In that same time trial, the GC was going to be decided. Froome arrived to that day with a healthy time gap of 23 seconds with Bardet and 29 seconds with Urán; and given that the Briton has always delivered better time trials than his two rivals, it was unlikely that the yellow jersey could change hands. The surprise of the day was the worse than expected performance of Bardet who lost his second spot in the podium to a very good Urán, and was very close to losing the third place to Mikel Landa, saving himself by only one second after giving everything on the road.

Chris Froome rode an impressive time trial as was expected; being only 3 seconds short of winning the stage over Maciej Bodnar and leaving no room for surprises, so he arrived to Paris dressed in yellow for the fourth time. He is only one Tour away from reaching the best riders in history with 5 victories, but he is already in history books after he has dominated this race without any of his rivals being able to challenge him.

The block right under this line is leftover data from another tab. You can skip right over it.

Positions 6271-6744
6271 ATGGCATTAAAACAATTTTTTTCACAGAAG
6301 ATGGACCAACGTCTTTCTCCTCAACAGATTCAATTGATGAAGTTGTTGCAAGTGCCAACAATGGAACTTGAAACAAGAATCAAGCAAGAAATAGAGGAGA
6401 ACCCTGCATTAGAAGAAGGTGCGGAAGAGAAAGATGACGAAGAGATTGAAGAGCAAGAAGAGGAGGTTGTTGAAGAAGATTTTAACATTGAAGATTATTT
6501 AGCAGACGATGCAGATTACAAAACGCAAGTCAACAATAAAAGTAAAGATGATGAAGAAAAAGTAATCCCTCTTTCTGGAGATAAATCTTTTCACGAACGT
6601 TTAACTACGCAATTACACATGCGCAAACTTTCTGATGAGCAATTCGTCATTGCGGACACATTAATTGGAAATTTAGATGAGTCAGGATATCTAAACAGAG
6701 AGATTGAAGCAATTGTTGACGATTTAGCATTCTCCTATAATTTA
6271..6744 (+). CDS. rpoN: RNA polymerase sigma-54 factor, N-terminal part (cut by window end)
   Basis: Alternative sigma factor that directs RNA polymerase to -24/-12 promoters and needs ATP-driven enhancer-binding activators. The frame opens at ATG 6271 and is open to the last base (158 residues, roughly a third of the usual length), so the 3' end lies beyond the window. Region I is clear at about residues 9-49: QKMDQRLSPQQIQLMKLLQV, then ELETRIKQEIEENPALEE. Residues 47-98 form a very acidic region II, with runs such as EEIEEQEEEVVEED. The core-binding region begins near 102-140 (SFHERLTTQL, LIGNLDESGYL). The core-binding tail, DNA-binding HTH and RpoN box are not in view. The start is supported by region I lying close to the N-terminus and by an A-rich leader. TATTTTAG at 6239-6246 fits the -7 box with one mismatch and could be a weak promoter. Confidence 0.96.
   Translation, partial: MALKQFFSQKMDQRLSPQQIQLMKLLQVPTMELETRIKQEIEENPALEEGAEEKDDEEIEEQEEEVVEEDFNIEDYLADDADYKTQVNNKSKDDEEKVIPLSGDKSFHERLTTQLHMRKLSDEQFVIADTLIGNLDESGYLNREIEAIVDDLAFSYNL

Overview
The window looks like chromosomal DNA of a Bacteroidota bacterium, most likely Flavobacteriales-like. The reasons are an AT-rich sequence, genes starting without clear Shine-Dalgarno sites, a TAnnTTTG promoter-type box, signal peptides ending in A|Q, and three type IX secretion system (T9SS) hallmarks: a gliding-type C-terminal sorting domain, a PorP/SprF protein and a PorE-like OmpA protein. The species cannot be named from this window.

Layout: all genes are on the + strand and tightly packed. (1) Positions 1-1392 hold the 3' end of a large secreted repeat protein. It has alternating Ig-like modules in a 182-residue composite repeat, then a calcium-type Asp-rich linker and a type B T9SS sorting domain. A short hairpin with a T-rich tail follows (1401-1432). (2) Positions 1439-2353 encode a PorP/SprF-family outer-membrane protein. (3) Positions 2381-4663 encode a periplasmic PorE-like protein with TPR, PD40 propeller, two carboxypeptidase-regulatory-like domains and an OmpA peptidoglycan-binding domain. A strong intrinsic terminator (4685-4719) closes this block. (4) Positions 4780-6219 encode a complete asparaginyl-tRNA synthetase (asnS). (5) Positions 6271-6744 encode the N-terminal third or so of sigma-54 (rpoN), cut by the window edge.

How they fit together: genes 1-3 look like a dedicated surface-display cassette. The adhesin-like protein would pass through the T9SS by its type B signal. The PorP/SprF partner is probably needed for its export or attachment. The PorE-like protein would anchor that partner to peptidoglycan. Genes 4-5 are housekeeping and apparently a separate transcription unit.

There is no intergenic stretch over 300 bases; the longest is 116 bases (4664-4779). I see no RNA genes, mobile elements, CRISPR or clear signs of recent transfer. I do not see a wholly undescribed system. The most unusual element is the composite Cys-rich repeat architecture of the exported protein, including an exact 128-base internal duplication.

Fabio Aru managed to take the yellow for two days at the great cost of emptying his reserves and finally losing all his chances. AG2R tried to overcome Sky and lead the peloton to the benefit of its leader but in the most difficult stages it was the British team, with its best domestiques Michal Kwatkowski and Mikel Landa, to impose the pace. So all the other teams with aspirations of winning the Tour will have to work hard from now on, and line up new and more ambitious strategies if they want to be successful in the great challenge of preventing a fifth Tour de France win for Chris Froome.

By Marcelo Hernández
Image: Tour de France logo